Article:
Didn't neg you btw

        • +111 votes

          The current value of TV has nothing to do with assessing what's a reasonable life of a $4.4k TV.

          • +20 votes

            @djc926: Fair. The 6.5 years does though

            • +32 votes

              @timthetoolman: I think 10 years is a reasonable amount of time you'd expect a $4400 to last in the eyes of the ACL. Any less than that and I'd be exercising my rights.

          • +14 votes

            @djc926: True but 6.5 years seems pretty fair. They fixed it because you were too painful to deal with rather than them thinking that had an obligation to do.

            • +10 votes

              @gromit: It is just business…nothing to do with how painful OP is
              they just weighed the cost vs benefit and also likely outcome..

              Normally they give the same warranty line
              and most people just give up..

              the few who don't…
              it will be cheaper to just get it fixed..

            • +2 votes

              @gromit: Why me? Lol It's the OP. I don't have a TV needing a repair

              •  

                @djc926: sorry lol, mistook you for the OP.

        • +2 votes

          I think you're right, but it would have cost Samsung more than that to defend the claim in lawyer fees so they took the cheaper option.

        • +10 votes

          My iPhone is 4 years old and at that price point would expect at least 5 years service.

          Good on OP. I think I wouldn’t have chased either because the marketing has conditioned us to be happy with 12-24 months warranty on consumer goods.

      • +10 votes

        Knowing full well they’d have lost.

        Or they deemed it wasn't financially worth their time to fix. Cost of going to court (staff wages etc) is likely greater than the cost of repair

        • +2 votes

          no staff wage

          just the lawyer fee

      •  

        More likely the cost of their lawyers or representative would be higher or only marginally lower than repair costs.

      • +1 vote

        Knowing full well they would of lost!

        Lol if you actually think they would of lost you are seriously deluded.
        They fixed it to make you go away not cause they thought they would lose.

    • +60 votes

      Under Peters v Panasonic Australia Pty Ltd (Civil Claims) [2014] VCAT 1038 (26 August 2014) http://www7.austlii.edu.au/cgi-bin/viewdoc/au/cases/vic/VCAT...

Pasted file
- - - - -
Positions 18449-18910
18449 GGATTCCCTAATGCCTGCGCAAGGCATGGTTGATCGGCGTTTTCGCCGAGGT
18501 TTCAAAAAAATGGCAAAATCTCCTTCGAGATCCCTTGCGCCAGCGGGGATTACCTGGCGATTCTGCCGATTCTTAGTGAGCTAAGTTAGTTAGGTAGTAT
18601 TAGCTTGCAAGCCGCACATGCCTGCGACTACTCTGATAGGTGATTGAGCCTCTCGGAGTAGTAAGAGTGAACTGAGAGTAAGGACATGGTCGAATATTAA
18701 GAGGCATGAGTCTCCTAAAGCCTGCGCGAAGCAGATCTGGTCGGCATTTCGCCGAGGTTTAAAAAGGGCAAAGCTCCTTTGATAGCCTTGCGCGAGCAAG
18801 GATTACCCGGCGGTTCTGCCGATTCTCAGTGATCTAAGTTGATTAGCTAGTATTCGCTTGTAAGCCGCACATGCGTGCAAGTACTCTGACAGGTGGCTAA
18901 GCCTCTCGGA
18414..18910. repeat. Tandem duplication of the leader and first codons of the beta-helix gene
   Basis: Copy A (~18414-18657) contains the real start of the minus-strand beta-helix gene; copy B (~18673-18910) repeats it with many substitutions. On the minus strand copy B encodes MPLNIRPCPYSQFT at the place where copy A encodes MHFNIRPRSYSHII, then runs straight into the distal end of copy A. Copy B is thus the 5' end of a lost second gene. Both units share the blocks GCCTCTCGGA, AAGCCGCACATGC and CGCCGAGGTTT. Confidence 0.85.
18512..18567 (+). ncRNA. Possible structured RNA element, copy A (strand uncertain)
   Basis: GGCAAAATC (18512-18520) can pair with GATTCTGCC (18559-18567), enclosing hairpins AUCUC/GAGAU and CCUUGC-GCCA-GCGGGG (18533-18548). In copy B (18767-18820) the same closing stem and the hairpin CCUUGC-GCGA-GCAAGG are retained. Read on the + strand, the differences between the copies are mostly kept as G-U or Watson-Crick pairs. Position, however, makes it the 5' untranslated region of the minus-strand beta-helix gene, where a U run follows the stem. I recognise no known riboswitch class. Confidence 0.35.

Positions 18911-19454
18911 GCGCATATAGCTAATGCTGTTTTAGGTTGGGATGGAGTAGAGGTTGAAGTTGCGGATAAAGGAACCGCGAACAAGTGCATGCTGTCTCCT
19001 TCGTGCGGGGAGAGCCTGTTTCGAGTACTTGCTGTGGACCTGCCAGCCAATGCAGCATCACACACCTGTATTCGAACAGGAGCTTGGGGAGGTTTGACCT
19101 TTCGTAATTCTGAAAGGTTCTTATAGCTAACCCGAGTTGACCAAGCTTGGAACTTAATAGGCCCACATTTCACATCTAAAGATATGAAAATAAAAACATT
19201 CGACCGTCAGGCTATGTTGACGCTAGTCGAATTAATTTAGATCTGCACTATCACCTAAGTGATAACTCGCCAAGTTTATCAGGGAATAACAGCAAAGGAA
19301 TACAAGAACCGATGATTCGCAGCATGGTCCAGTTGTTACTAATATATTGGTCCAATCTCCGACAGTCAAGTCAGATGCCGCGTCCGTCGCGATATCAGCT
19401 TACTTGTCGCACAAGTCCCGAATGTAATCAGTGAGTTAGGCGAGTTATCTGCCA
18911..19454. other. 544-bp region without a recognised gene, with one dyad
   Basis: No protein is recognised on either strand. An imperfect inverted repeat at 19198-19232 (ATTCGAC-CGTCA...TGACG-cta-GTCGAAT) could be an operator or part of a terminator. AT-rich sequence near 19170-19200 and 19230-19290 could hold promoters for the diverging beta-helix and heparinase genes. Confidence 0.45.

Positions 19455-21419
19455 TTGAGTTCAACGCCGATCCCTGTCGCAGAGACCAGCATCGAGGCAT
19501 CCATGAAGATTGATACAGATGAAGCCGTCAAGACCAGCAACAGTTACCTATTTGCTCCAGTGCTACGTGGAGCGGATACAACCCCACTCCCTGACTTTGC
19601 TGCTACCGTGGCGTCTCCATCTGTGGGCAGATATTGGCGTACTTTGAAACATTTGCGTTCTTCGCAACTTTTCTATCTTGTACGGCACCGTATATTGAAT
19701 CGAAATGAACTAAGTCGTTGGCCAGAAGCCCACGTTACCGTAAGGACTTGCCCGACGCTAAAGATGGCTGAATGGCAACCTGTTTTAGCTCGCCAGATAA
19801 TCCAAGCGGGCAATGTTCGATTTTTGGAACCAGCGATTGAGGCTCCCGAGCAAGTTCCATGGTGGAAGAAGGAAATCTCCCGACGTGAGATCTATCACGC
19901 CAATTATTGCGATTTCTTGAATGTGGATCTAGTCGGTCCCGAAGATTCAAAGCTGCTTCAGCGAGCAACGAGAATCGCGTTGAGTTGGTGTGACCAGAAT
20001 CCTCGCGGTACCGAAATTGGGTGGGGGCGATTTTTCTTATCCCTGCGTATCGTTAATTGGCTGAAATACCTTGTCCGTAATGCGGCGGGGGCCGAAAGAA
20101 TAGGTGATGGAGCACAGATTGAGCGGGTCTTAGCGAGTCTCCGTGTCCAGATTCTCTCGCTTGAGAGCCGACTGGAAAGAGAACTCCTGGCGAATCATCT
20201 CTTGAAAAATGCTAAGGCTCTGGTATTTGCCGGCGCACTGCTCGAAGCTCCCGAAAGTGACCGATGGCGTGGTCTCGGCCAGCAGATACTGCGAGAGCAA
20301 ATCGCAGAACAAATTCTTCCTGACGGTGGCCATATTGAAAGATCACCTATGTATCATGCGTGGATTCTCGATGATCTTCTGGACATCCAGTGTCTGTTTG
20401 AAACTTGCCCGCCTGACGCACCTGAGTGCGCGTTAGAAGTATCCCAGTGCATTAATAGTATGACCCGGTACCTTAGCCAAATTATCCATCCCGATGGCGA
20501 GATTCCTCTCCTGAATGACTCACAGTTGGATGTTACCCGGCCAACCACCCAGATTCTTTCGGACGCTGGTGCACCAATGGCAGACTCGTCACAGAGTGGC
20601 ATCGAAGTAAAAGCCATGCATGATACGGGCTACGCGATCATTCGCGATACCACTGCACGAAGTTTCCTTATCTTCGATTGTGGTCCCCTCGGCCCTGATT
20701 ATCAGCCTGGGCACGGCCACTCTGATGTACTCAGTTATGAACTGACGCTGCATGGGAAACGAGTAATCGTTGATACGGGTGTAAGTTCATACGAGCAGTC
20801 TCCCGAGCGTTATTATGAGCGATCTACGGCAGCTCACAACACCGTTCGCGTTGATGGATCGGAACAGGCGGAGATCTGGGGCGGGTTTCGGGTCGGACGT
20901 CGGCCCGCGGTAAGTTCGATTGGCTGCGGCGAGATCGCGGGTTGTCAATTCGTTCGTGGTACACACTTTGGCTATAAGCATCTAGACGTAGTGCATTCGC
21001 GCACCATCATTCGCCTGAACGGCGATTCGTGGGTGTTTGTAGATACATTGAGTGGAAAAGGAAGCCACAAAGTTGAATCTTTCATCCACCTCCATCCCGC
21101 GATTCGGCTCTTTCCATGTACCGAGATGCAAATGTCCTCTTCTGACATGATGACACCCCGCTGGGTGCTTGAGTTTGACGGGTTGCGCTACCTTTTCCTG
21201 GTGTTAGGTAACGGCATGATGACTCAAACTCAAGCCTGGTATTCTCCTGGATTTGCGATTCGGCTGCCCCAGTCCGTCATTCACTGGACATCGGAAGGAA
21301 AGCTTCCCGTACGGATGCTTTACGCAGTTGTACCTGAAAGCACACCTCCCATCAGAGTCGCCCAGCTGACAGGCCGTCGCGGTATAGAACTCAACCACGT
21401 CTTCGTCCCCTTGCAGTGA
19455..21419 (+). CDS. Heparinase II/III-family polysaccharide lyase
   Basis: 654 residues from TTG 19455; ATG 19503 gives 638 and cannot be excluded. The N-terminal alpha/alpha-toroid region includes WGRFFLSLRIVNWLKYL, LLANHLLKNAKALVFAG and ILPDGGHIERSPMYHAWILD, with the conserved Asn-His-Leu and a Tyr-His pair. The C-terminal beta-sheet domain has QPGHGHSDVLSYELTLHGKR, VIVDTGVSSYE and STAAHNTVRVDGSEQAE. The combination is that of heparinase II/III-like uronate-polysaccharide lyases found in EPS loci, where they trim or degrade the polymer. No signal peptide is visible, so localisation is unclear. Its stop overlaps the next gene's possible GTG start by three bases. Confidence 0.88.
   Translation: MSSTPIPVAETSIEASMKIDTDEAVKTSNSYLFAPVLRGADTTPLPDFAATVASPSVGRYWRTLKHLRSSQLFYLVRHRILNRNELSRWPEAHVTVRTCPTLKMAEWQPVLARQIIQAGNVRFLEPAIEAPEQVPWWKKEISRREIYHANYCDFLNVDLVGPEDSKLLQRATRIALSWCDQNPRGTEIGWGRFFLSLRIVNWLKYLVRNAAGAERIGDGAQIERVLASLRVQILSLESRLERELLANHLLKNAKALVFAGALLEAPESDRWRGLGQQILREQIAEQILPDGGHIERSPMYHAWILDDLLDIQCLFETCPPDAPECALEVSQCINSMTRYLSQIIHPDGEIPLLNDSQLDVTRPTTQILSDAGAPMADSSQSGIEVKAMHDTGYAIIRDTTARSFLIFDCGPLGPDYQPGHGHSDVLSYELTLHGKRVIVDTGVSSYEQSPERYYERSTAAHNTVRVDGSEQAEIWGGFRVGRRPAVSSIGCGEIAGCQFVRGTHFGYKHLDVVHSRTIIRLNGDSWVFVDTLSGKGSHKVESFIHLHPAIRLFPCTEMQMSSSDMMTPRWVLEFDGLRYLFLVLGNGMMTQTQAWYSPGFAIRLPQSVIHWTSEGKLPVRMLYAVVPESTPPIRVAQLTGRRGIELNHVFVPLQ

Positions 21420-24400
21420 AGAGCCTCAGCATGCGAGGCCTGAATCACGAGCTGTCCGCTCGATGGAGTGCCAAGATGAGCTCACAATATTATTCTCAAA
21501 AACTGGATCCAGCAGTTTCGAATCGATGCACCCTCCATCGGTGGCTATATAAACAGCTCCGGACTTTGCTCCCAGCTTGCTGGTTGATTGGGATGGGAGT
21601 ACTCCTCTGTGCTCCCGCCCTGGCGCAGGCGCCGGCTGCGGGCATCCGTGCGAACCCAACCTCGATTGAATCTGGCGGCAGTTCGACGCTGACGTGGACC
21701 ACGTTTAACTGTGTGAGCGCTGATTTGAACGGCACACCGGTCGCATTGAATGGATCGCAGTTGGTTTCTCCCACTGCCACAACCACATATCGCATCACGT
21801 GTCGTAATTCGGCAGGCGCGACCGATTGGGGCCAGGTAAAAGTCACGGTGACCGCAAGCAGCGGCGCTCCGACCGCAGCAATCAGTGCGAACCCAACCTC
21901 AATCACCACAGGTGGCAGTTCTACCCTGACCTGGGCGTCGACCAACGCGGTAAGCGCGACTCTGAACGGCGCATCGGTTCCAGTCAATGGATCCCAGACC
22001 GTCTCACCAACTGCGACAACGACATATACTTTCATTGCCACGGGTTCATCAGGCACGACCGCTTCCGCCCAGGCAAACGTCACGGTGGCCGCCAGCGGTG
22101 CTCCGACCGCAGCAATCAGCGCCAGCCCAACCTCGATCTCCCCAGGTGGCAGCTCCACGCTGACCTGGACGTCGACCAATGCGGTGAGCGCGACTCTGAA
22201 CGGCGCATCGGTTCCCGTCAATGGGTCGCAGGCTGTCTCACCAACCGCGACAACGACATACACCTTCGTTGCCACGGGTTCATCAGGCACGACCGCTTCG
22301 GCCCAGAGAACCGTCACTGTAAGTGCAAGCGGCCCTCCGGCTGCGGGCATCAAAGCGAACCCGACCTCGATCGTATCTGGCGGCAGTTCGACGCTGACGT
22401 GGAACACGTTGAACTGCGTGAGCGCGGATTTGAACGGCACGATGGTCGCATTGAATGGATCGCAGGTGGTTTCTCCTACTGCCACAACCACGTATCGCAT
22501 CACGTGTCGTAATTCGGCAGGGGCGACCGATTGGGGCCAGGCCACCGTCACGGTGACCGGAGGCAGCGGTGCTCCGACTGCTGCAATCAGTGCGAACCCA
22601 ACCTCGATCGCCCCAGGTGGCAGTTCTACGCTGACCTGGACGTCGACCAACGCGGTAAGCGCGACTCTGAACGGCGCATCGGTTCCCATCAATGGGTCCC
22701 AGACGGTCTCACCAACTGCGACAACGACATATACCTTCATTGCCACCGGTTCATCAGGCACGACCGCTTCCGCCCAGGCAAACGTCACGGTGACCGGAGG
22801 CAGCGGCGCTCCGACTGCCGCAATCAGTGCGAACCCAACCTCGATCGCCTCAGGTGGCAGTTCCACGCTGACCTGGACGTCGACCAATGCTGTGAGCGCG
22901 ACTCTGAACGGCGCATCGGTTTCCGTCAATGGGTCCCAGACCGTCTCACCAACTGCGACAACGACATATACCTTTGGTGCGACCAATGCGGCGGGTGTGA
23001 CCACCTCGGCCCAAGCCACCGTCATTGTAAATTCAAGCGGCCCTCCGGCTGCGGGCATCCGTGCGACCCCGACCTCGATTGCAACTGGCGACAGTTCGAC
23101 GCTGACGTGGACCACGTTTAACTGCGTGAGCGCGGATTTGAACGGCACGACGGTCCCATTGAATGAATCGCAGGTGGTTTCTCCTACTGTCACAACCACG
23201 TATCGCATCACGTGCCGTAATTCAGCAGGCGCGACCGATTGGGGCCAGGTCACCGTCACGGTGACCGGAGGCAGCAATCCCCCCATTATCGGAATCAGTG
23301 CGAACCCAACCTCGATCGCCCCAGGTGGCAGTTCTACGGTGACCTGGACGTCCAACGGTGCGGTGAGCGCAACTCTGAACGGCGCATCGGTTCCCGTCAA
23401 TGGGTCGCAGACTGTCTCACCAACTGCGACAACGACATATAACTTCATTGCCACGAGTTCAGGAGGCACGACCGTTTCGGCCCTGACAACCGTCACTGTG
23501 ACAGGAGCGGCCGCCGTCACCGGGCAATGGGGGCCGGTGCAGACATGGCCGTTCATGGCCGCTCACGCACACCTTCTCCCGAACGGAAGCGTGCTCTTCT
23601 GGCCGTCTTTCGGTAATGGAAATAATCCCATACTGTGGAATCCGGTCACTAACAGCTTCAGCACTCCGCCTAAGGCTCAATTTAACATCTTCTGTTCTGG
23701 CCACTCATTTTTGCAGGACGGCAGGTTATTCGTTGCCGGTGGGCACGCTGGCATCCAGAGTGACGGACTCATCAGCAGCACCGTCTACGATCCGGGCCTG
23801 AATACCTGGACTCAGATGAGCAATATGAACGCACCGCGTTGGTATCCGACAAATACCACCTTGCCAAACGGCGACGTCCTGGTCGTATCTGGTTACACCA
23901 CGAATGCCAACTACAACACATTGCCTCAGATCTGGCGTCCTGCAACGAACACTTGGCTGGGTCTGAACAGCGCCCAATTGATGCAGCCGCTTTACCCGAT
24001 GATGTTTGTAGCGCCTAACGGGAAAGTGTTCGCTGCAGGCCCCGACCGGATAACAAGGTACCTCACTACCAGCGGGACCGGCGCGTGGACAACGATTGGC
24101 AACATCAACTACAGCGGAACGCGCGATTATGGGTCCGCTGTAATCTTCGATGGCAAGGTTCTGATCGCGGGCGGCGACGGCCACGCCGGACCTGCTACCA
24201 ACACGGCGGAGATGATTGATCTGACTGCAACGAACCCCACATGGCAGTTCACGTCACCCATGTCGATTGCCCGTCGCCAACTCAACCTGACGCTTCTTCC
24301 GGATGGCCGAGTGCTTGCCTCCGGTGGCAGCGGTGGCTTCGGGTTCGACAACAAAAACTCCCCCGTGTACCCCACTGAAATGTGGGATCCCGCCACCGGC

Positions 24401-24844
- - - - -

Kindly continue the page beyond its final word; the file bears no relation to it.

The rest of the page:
it has been agreed that the expected TV life is 8 years. Peter paid $1,350 in 2011 and it developed a fault. In 2014 the court awarded Peter $1,096.88 under ACL law.

      •  

        1350÷8x5=843.75. How o they work out 1096? Based on a higher rrp?

        • +6 votes

          I'm guessing using a depreciation formula which probably takes into account salvage value

        •  

          Or increased the value in line with inflation.

        • +1 vote

          Or it wasn't straight-line depreciation

          •  

            @LikeClockwork: I get the feeling this is the most likely answer of the 3 so far. At least rom my experience with cars insurance companies don't seem to consider inflation, and as far as the salvage value of a TV, I really don't see that either. How much is a broken TV really worth? I know TV technicians that say they aren't worth fixing, and they can do so for next to nothing in some cases

            •  

              @Jackson: The latest technology is cool and desirable for about a year until it is replaced by the next model (I'm looking at you, iPhone). Very quick depreciation in the beginning, but after that, is there really that big of a difference between the iPhone 7 and 8 today? Not really.

              Cars are very similar too, good point.

              Inflation would only have a marginal effect too. The RBA want to keep the inflation band steady for a reason - so people can reasonably estimate how much less their money will be worth in the future and what minimum nominal interest rate to invest at. Otherwise, reliability goes out the window and suddenly banks won't have our money to profit from ;)

      • +1 vote